Azure Storage compared to Amazon S3

Azure Storage
Amazon S3


Storage Features of Azure Storage compared to Amazon S3
Azure StorageFeaturesAmazon S3
Cloud based
GDPR Compliant
On premise
Open source
Versioned files
Cross Region Replication
S3 Compatible API
Portal, CLI, REST apiManagement interfacesPortal, CLI, REST api
Event hooks/pubsub
Best effort. Credits below 99.9%. That is 43 minutes of downtime allowed per month without having to issue creditsSLABest effort. Credits below 99.9%. That is 43 minutes of downtime allowed per month without having to issue credits
~4.75 TBMaximum object filesize5 TB

A 0 byte file has at least 4 bytes of chargeable overhead for metadata.

Formula: 4 bytes + Len (PartitionKey + RowKey) * 2 bytes + For-Each Property(8 bytes + Len(Property Name) * 2 bytes + Sizeof(.Net Property Type))

Minimum object filesizeA 0 byte file has 8 KB of chargeable overhead for metadata.
Unlimited, as long as you stay under 5PB across your accountRecommended max file count per bucketunlimited
Max filesize for a bucketunlimited
unlimitedMaximum amount of buckets500 - upgradable if you need it.
Shared access signature allows authenticated access to objectsAuthentication / ACLAmazon has designed their very own PreSigned URL mechanism which is now used globally across providers
Azure Storage integrates with Azure’s as well as any other CDN directlyCDN integrationS3 integrates seamlessly into Amazon’s CloudFront CDN, as well as other CDNs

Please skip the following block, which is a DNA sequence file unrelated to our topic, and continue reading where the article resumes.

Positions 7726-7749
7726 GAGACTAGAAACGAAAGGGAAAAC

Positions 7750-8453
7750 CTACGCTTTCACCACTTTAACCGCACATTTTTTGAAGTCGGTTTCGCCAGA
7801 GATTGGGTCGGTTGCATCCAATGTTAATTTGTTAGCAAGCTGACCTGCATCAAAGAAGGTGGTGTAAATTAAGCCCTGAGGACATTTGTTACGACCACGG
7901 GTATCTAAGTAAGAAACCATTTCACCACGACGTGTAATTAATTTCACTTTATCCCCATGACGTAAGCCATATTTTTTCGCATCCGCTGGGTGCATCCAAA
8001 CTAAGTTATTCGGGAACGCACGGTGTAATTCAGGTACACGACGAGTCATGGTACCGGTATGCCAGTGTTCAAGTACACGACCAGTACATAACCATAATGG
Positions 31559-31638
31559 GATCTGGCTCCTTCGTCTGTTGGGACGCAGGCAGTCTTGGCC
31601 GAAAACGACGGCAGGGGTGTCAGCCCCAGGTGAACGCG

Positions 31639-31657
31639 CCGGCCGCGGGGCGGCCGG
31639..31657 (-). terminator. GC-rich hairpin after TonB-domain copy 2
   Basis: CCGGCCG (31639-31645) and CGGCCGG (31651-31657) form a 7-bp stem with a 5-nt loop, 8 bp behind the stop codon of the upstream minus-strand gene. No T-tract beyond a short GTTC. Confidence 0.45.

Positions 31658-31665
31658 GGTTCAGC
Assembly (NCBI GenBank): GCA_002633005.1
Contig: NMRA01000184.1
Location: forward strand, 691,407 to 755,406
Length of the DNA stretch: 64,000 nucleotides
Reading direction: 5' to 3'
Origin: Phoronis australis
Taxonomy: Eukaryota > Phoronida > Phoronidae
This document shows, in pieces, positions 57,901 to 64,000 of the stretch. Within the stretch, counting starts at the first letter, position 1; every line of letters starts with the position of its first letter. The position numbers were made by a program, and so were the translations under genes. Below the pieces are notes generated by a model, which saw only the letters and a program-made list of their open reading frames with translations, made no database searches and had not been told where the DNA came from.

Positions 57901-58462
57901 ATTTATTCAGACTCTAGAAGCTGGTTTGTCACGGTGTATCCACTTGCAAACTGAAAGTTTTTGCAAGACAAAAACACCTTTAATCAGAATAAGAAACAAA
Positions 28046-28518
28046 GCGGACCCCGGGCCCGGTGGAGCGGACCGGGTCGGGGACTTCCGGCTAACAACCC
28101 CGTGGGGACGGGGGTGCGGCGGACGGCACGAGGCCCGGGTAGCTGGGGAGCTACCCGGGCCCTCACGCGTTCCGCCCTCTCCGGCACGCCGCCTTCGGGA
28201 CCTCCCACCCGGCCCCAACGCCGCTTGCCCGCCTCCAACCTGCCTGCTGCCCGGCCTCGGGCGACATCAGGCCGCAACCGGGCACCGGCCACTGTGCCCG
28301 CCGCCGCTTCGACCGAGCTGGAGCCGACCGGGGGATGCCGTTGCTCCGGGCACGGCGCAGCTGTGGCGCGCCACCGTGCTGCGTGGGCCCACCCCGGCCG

Azure Storage doesn’t have special interconnects publishedPeering & interconnect
Unsupported Paid Feature Supported Unknown


Azure Storage

Microsoft Azure Cloud Storage Microsoft’s answer to their cloud competitor Amazon is finally here. Microsoft has a wide range of storage solutions, providing SaaS (software as a service), PaaS (platform as a service ) and IaaS (infrastructure as a service). Azure supports a great variety of programming languages, tools, and frameworks, ranging from Microsoft-specific to Linux, or other third-party software and systems.

In the table below we’ll look at the Hot Access Tier, as this is the most commonly used storage tier for online usage.

Amazon S3

World’s biggest Cloud Storage Provider. Amazon, traditionally an online book store, has put a target on the cloud compute space when it shifted its focus to Amazon Web Services (AWS) in 2006. E-Commerce competition was tough, but public cloud companies back then were scarce, and usability and user friendly products were a long way from being invented.

Amazon’s reign on cloud computing has left its mark in public cloud-land. Competitors have trouble keeping up, if they even get to a point of feature-parity at all. With Amazon’s S3 storage being one of the first, it has basically dictated a standard for the public cloud’s blob storage protocol.

Needless to say, Amazon invented the S3 (Simple Storage Service) standard.